This 2020 research paper – that reports on research carried out in the Ilinizas paramo* in Ecuador –.by Drs. Kalina Marcela Fonseca Largo, Joseline Luisa Ruiz Depablos, Nataly Marisol Llugsha Moreta**, and Dr. Edgar Fabián Espitia-Sarmiento*** is of particular interest for several reasons, not the least being that:

  • Arsenic (As) is highly toxic in its inorganic form and contaminated water – used for drinking, food preparation, or irrigation of food crops – poses a severe threat to public health from cancer and other illnesses. Yet in many parts of the world both surface and ground waters can be contaminated with As, either from human activities (e.g., mining, and industrial processing) or natural sources. In the area where this research was carried out, small farmers are utilizing As-contaminated water to irrigate their potato crops, forced to ignore the potential health hazard as their livelihoods depend on being able to produce irrigated crops. In order to be suitable for agricultural use, the water should be treated but traditional methods for removing As are difficult and expensive to implement. Thus, the authors were interested in testing Vetiver as a more flexible, and cost-effective nature-based solution.
  • The area where the work was carried out is a paramo that lies at 3190 m above sea level, receives an average of 729mm, and the mean annual temperature is 11°C with a lack of thermal seasonality. Throughout much of the year, air temperatures barely reach 12°C during the day, and night frosts may occur at any time of the year. These temperatures and conditions are generally considered to be very marginal for Vetiver applications.

The researchers found that even under these difficult, high Andean conditions, floating islands of Vetiver grass performed extremely well, with the grass adapting quickly to the local conditions such that:

[In the first phase, where the Vetiver was planted] in soil, Vetiver cuttings became purple due to the environmental conditions of a cold climate. The color of change is negatively correlated with the cold temperature, but thanks to its capacity of adaptability, Vetiver was able to recover in a satisfactory way, and its survival reached 85%… In the second phase, already being set in a hydroponic environment, in the absence of As, the plants gradually turned green once more due to the use of coconut fiber that can yield or absorb heat quickly; facilitating constant root development, both in hot and cold seasons…the plants on the floating matrix reached a survival rate of 92%. At the end of the adaptation process, the plant roots reached 30 cm in the floating matrix, and they were set up in the [agricultural water reservoir or irrigation pond] with extreme As concentrations. The two [artificial floating islands with Vetiver]…were monitored for 120 days, with a survival rate of 95.88%…despite the high concentrations of contaminants.”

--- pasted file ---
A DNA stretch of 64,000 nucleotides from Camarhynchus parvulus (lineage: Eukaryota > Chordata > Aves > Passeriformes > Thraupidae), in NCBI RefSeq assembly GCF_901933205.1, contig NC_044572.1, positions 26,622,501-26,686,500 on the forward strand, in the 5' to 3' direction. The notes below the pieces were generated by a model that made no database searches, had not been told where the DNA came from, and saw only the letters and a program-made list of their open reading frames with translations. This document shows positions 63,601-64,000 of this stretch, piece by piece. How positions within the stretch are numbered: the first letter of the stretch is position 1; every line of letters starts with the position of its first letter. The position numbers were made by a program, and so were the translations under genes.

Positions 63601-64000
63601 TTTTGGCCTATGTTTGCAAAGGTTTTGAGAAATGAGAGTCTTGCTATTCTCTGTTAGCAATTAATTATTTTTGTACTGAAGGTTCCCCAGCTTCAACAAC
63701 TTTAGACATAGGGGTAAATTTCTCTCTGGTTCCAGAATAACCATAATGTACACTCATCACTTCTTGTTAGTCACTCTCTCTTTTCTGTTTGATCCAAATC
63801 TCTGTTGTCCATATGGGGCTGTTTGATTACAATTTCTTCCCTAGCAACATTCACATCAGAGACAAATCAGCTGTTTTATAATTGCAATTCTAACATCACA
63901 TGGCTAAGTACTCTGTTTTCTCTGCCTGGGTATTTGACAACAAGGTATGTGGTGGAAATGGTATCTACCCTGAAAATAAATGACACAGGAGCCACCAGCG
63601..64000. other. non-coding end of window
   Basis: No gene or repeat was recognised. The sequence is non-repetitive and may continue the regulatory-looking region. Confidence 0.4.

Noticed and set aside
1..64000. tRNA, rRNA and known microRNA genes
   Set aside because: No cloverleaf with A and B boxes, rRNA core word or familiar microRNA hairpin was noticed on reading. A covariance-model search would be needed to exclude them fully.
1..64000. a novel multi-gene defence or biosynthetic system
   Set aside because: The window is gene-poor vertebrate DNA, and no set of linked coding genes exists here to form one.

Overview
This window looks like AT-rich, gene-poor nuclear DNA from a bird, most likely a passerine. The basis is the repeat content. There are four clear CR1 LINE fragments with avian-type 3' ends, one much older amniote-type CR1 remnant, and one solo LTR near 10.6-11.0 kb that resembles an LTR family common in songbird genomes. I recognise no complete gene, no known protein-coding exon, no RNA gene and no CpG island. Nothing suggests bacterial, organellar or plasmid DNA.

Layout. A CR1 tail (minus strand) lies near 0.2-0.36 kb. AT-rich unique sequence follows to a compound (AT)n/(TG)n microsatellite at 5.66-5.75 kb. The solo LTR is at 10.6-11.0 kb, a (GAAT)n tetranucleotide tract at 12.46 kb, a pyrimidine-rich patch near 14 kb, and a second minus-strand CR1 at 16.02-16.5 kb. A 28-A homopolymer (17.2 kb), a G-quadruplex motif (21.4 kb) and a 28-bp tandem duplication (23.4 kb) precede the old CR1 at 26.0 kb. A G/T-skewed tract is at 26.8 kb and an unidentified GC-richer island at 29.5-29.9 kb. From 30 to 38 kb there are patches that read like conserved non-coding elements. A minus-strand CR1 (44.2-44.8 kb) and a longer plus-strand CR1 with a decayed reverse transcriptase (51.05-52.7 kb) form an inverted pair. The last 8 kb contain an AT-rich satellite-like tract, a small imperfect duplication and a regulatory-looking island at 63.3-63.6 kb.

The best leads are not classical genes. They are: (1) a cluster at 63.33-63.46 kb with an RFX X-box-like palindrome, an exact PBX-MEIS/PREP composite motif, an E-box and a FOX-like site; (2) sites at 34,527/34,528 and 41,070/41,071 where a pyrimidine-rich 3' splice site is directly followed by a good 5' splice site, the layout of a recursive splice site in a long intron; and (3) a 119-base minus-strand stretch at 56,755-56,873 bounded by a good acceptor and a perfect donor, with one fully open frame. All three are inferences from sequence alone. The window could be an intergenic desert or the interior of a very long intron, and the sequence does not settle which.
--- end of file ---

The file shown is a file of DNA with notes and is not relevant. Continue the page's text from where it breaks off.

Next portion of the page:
As to Vetiver’s effectiveness and the practicality of using floating islands of Vetiver to decontaminate irrigation water under smallholder, potato farmer conditions:

“The average remediation of arsenic was recorded as 97% in water and 84% in sediment… [and] it was found to be effective for extreme concentrations. The treatment…shows that Vetiver is the most suitable plant in terms of As removal. The efficiency of this macrophyte compared with other species As phytoremediation capacities in different water bodies of water. [The figure below shows]shows best results for Vetiver.

“…raw water for filling [irrigation ponds] is not a restriction, because surface water is sufficient and it could be used after 30 days of treatment, with to 96% As removal, for the first cycle of potatoes crops irrigation. Finally, to manage time constraints for the period of crop, the community has a set of reservoirs that can be rotated, as a way to achieve a uniform coverage. In case of setting up the [floating islands with Vetiver] with greater capacities, the pilot-scale study suggested that 10% of [of the irrigation ponds surface area] should be covered with [floating islands with Vetiver].

* A paramo is an ecosystem, comprising a vegetation type that occurs between the upper limit of continuous, closed-canopy forest (i.e., forest line or timberline) and the upper limit of plant life (i.e., snow line). It is characterized by clump grasses, large rosette plants, evergreen shrubs, and cushion plants. They occur between about 3,000 and 5,000 m.

** Water Resources Management Group, Technical University of Cotopaxi, Ecuador.

*** Water and Aquatic Resources Research Group, Universidad Regional Amazónica Ikiam, Ecuador

Vetiver Pest Management Impacts at EcoCentro’s Garcia St. Urban Farm

As those of you who follow Vetiver Grass Technology developments know, Vetiver grass has proven to be effective in the control and management of a number of important agricultural pests. For example, in the Ecological Engineering in Pest Management for Rice in China. Recently, Jess Mayes has informed us of yet another agricultural pest for which the use of Vetiver grass may be a good, natural alternative.

Jess, who works with the non-profit Terra Advocati, has been an active promoter and implementer of the Vetiver both in the USA (in South Central Texas) and in Mexico. Late in 2022, Terra Advocati awarded a small grant to San Antonio College’s Eco Centro, Garcia St. Farm, to start producing and using Vetiver within their farm system, monitor the impacts of the Vetiver integration within their production models, and produce a local, available stock of vetiver for other uses within the community.

He tells us: “The Vetiver is doing great at [the Garcia St. Urban Farm], and they saw a about a 70% reduction in squash borer damage to their zucchini, after having planted rows of Vetiver next to the squash[that] surprised the hell out of me. We plan on implementing VS in their new orchard, and of course, in the farm.

He promises to keep us posted on this and other developments with his and Terra Advocati’s Vetiver work in in the US and Mexico.


Top photo, Jess Mayes (second from right), provides the initial Vetiver planting material for Eco Centro’s urban farm. Bottom left, propagation of Vetiver begins at the farm during winter 2022/2023. Bottom right, a view of the Garcia St. Urban Farm. Photos courtesy of Terra Advocati.